Although discrepancy was not unexpected given the key differences in trial design such as the number of prior lines of therapy (first line vs second line or greater) and ET partner used (letrozole vs fulvestrant), we further compared the expression/PFS association pattern between PALOMA-2 and PALOMA-3 by examining the two treatment arms in each trial separately through within-arm analysis (blue and red; Fig. 1). Whereas a significant similarity was found in the combination arm (Pearson R = 0.47; P < 0.0001), no concordance was observed in the endocrine arm (R = −0.14; Fig. 2b), therefore the lack of correlation in the predictive biomarker pattern between the two trials observed above was driven by the endocrine arm. A similar global correlation pattern, namely good agreement in the ET + palbociclib arm and no concordance in the ET arm, was observed for hallmark gene sets representing well-defined biologic states and processes (Pearson R = 0.74 and −0.13 for combination and ET arms, respectively; Supplementary Fig. 1).

A total of 73 common genes have their expression level associated with PFS (nominal P ≤ 0.05) from the treatment of ET + palbociclib combination in both PALOMA-2 and PALOMA-3. Among these, 36 (e.g., ESR1 and PGR) are shared sensitivity genes (i.e., have a higher expression that is associated with longer PFS; Fig. 3a), 36 (e.g., CCNE1 and EGFR) are shared resistance genes (Fig. 3b), and one (SAFB) is inconsistent in the direction of association. The agreement far exceeds expectation by chance (P < 0.0001), suggesting conserved mechanisms independent of prior lines of treatment or different ET partners likely determine palbociclib response. Pathway enrichment analysis revealed that the shared sensitivity genes are dominated by those involved in estrogen response (FDR = 6.52e-11; Fig. 3a), whereas the resistance genes are overrepresented by mTORC1 signaling (FDR = 1.90e-3) and G2/M checkpoint (FDR = 3.24e-3; Fig. 3b).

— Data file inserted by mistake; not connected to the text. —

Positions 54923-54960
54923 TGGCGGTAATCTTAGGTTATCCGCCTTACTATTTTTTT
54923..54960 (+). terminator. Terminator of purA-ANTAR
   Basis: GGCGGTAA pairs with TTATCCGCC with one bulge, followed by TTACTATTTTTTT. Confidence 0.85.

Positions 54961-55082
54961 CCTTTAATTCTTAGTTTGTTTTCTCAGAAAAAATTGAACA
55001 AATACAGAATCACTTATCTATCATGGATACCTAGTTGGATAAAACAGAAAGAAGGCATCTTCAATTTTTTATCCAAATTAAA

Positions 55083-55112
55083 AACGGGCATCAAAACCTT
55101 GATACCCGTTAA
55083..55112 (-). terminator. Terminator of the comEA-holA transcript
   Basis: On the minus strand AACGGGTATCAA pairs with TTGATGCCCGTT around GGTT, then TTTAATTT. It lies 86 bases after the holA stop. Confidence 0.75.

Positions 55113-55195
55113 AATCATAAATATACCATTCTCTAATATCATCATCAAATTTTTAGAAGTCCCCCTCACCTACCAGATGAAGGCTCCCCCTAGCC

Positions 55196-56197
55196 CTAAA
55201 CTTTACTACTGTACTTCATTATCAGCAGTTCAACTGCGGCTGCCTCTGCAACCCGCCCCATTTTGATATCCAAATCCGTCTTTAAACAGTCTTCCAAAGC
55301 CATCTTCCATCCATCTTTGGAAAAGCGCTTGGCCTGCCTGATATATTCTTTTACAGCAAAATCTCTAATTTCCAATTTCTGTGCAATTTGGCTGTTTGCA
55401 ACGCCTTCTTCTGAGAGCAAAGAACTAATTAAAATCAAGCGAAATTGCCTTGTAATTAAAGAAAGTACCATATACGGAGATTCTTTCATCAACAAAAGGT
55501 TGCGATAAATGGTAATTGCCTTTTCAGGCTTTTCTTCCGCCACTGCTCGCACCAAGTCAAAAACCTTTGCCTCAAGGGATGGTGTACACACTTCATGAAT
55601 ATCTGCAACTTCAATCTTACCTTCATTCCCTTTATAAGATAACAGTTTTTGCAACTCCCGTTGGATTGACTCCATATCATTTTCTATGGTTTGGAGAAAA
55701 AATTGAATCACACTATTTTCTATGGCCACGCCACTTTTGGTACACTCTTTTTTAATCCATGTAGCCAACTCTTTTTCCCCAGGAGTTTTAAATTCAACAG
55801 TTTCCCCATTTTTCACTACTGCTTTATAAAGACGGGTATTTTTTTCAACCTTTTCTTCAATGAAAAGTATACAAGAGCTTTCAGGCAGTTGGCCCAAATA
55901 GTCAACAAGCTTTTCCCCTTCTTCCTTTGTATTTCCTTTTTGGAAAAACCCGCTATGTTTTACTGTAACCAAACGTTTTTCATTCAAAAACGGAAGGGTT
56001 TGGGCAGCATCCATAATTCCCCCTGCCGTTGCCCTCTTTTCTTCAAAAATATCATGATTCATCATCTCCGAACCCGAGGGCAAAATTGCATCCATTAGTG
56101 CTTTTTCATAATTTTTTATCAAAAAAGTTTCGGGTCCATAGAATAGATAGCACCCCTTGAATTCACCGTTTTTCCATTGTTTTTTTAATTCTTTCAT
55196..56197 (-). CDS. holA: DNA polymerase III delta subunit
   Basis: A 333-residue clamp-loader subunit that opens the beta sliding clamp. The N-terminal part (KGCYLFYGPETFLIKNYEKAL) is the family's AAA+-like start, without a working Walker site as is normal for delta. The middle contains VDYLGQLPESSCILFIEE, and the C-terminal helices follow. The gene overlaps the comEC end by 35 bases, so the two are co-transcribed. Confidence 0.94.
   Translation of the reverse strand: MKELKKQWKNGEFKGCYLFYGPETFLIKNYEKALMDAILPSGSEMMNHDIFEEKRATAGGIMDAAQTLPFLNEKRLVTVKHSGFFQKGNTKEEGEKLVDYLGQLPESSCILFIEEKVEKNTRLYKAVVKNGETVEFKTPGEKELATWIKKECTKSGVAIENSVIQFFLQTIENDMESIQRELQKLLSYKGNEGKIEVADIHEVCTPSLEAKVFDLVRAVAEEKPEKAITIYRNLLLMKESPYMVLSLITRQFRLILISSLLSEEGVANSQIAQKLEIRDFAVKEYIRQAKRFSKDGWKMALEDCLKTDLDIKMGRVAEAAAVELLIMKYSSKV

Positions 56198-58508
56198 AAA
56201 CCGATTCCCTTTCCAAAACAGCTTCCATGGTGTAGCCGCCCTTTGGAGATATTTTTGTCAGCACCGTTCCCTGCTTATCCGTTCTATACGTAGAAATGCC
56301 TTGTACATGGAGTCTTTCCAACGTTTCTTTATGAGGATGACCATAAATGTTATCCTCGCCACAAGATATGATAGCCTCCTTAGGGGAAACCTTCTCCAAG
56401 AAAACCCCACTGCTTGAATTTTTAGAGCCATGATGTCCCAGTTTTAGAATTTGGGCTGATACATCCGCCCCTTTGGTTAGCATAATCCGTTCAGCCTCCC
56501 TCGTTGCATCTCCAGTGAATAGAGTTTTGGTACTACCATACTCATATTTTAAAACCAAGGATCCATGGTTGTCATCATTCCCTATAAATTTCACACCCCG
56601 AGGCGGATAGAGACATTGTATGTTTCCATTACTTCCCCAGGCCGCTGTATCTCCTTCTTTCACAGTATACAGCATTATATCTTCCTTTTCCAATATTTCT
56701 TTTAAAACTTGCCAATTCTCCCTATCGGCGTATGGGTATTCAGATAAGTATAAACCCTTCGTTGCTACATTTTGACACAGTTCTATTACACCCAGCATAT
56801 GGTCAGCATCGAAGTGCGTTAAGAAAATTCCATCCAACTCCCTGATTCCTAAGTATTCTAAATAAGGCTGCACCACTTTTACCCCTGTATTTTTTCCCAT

Fig. 3: Relative consistency within the combination arm indicates a likely conserved mechanism in palbociclib response regardless of prior lines of treatment.
figure 3

Shown are genes whose expression are associated with PFS from treatment with palbociclib plus ET in both PALOMA-2 and PALOMA-3 (nominal P ≤ 0.05, top panels) and their enriched hallmark pathways (FDR ≤ 0.25, bottom panels) where orange bars highlight those with FDR ≤ 0.05. a Sensitivity genes whose higher expression is associated with longer PFS. b Resistance genes whose higher expression is associated with shorter PFS. ET endocrine therapy; FDR false discovery rate; PFS progression-free survival.

Discordance in the ET arm likely reflects key difference in ET response